Document Type

Article

Publication Date

2014

Abstract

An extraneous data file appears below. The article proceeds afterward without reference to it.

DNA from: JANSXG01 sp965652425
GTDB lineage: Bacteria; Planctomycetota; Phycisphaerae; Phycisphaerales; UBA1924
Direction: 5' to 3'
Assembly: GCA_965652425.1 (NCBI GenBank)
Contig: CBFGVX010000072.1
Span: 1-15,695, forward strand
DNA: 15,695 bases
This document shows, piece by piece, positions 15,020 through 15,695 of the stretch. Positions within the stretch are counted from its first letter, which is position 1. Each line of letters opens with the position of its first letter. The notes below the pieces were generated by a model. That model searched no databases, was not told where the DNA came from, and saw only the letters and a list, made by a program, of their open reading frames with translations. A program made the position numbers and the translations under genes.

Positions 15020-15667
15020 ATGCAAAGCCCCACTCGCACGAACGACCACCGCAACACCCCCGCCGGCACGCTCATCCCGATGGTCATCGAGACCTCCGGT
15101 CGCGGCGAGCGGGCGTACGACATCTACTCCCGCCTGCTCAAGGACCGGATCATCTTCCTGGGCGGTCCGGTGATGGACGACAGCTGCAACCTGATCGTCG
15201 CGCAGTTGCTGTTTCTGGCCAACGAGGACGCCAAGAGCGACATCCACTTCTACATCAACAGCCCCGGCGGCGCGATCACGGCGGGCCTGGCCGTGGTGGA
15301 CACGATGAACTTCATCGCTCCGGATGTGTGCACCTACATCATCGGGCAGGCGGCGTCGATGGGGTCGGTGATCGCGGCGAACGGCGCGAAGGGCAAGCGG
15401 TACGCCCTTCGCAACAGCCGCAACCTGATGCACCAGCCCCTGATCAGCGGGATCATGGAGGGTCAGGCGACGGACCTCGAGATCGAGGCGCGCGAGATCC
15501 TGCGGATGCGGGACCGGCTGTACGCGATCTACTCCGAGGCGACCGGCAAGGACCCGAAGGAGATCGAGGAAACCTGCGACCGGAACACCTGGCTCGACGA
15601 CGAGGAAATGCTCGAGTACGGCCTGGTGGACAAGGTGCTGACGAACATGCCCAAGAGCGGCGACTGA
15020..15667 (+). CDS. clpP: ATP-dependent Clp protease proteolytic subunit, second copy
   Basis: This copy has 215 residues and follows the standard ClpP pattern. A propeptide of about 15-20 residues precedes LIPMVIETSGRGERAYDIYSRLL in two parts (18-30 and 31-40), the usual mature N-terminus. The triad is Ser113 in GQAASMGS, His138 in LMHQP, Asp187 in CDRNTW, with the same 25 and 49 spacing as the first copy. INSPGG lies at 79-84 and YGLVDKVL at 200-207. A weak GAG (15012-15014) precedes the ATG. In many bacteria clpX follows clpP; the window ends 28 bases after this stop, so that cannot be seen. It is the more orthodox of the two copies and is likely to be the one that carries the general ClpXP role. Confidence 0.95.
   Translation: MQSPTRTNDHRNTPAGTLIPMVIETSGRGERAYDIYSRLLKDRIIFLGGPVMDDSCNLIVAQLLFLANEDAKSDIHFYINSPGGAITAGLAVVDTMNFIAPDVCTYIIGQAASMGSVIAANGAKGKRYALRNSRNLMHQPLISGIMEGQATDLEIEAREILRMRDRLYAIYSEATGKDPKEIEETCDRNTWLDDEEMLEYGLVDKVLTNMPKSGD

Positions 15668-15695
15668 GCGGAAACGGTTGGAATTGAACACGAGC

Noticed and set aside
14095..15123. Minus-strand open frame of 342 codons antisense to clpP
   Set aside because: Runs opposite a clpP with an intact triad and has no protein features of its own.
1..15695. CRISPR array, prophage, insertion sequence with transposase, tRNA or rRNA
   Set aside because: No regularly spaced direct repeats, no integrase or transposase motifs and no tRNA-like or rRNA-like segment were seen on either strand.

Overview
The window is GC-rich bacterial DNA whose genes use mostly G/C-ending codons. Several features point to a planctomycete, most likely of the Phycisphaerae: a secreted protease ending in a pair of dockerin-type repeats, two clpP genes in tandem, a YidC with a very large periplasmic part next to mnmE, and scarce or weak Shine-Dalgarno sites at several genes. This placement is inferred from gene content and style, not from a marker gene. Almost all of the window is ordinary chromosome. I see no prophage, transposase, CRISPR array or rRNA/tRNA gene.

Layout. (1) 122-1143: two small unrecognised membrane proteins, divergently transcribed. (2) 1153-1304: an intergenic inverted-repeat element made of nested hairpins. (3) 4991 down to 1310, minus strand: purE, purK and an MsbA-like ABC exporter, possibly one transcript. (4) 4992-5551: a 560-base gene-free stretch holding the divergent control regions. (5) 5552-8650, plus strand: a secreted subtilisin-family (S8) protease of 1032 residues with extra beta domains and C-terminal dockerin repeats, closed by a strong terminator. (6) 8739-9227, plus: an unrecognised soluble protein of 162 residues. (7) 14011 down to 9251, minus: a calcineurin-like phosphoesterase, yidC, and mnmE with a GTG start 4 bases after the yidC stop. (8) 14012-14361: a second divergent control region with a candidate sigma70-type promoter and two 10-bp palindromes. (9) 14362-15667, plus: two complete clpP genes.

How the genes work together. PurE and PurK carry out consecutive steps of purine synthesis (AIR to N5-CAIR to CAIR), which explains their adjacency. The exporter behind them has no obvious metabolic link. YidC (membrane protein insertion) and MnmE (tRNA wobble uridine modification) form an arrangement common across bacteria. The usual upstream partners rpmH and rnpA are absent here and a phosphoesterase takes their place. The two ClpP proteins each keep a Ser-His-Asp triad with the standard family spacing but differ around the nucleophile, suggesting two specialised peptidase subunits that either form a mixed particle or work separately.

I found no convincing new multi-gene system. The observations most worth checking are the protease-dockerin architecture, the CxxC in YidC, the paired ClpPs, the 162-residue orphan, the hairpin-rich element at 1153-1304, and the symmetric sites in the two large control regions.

We study the role of arbitrator background in securities arbitration. We find that several aspects of arbitrator background are correlated with arbitration outcomes. Specifically, industry experience, prior experience as a regulator, and status as a professional or retired arbitrator are correlated with statistically significant differences in arbitration awards. The impact of these characteristics is affected by whether the arbitrator in question serves as the panel chair and by whether the parties to the arbitration are represented by counsel. Our findings offer some preliminary insights into the debate over possible arbitrator bias. On the one hand, they suggest that the party selection process is relatively effective in screening for bias. The Financial Industry Regulatory Association has imposed increasingly more rigorous qualification requirements, specifically with respect to the independence of public arbitrators, but our study suggests that these requirements are unlikely to affect outcomes in most cases. On the other hand, party selection appears to be most effective when the parties are represented by counsel. Our findings highlight the importance of legal representation in the arbitration process.


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